Test all limits in the Nissan Navara
Test all limits in the Nissan Navara

Bucket-list birds – Part 1

“The presence of a single bird can change everything for one who appreciates them.” This quote by American writer and biologist Julie Zickefoose truly encapsulates what birding is about – especially for avid birders who want to tick off those once-in-a-lifetime sightings. ANDREW DE BLOCQ, Avitourism Project Manager at BirdLife South Africa, marvels about the Pel’s Fishing Owl and Pennant-winged Nightjar in this first part of our ‘bucket-list birds’.

Birds have long fascinated people for different and varied reasons. Some birds are exquisitely beautiful, while others are extremely rare, some are iconic, and others have intriguing and unique habits. These connections that people make with birds are very personal as they are driven by individual interests and experiences.

With the advent of modern travel and improved access to information, birders now have the ability to broaden their search for birds. A select few dedicate their lives to finding as many birds as possible. While not quite as obsessive, others will plan their travels around seeking out specific bird species that they have always wanted to see. Birders typically keep a so-called life list of the birds they have encountered, but there is another list that excites birders (and most nature enthusiasts) even more – the ‘bucket-list birds’ they yearn to see in their lifetime.

The selection of bucket-list birds will, naturally, vary from one individual to the next. However, there are a few that crop up time and time again, across the board. This series will feature some of these classic bucket-listers.

Pel’s Fishing Owl

This bird’s nickname, the ‘Great Ginger Ghost’, tells you everything you need to know about it. The Pel’s Fishing Owl is an oversized owl, which is ultra-secretive and has oddly ruddy plumage. It is a bit of an enigma among South Africa’s owls, being more adapted to dropping heavily out of fig trees onto unsuspecting barbel than silently swooping through the crisp night air.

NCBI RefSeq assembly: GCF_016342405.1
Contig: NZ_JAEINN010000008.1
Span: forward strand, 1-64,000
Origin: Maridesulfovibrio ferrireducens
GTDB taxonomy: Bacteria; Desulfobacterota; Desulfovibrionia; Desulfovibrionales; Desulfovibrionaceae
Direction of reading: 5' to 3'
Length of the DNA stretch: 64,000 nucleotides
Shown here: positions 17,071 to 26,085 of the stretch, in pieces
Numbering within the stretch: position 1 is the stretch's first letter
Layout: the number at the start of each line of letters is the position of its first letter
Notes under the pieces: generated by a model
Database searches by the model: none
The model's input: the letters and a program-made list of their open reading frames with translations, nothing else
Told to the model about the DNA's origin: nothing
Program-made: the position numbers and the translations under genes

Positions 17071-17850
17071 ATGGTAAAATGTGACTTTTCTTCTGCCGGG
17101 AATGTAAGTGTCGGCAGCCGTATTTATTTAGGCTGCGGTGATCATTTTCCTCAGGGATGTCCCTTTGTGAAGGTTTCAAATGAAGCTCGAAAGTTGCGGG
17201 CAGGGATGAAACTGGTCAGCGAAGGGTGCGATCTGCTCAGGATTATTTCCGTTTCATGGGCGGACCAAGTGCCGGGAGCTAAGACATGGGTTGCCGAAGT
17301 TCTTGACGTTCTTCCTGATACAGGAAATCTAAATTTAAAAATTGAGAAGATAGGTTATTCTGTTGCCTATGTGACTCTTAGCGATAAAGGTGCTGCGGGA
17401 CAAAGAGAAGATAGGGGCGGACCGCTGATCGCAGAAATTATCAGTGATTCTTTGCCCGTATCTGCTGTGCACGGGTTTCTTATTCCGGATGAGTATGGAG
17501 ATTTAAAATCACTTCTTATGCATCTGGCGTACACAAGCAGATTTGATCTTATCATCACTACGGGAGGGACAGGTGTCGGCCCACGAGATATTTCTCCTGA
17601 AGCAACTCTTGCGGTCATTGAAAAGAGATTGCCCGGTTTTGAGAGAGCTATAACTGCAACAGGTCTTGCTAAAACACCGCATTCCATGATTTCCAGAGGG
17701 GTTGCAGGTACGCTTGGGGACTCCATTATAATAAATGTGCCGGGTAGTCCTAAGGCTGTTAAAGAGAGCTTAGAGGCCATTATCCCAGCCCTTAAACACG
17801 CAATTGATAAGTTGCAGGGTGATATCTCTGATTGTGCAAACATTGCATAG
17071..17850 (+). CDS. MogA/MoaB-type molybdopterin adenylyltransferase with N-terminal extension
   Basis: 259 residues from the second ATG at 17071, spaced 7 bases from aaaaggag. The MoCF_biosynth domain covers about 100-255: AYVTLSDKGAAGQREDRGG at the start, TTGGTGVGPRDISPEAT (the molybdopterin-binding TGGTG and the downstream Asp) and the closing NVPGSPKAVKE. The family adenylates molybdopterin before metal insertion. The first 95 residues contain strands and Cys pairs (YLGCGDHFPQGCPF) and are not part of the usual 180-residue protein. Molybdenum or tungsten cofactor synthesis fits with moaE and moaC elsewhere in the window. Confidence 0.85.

Despite its bulk and out-there looks, it remains a challenge to find. Firstly, they are naturally rare, and secondly, they are easy to overlook. To add to this, their numbers have declined significantly, most likely in response to the loss of big trees in which they nest along the riverways of South Africa’s northeast, particularly after floods and elephant damage. This means that locating one in South Africa has become ever more difficult. Trust me – I have endured many owl-less hours on the Levubu Bridge in northern Kruger and walking the fig forests of Mkuze without the tick to show for it in South Africa (although I must add, I once glimpsed one in Mozambique – most certainly a lifetime highlight).

Pennant-winged Nightjar

Another bird that I am yet to see in South Africa – but that is merely because I haven’t ensured that I am in exactly the right place at exactly the right time – is the beautiful Pennant-winged Nightjar. I am yet to meet a birder who does not lust after a sighting of these extraordinarily long-winged birds!

Nightjars are cryptic and difficult to identify for the most part, yet the males of this species are some of the most improbably proportioned and iconic birds around. The clincher is that this emblematic feature is temporary and fleeting. The pennants are extensions of the bird’s primary or flight feathers and are used in courtship, but once the mating season ends and the hormones subside, they simply drop off, and the bird returns to being nondescript and unremarkable.

The classic way to see these birds is to organise a sunset drive out of Punda Maria Rest Camp in the northern Kruger during November. The guides keep track of the locations of the leks – the areas where males come to display each night – and drive there with the singular purpose of showing this marvel to their guests. It’s still not a sure thing, though! But boy, oh boy – what an incredible sight this is! You will hear even the non-birders gasp in amazement as one of these birds glides past!

As you will notice, both birds highlighted are most likely to be found in the northern Kruger National Park. There are good reasons for this. The northern stretch of the Kruger holds unique habitats and environments in South Africa and is relatively undisturbed and protected from human influence. This allows a diverse and unique range of birds and other species to thrive. For that reason, combined with the natural beauty and the privilege of being in one of the world’s best game-viewing locations, the northern Kruger National Park is what could be called a birding bucket-list destination.

*Look out for Part 2 and further bucket-list birds coming soon! – Ed.

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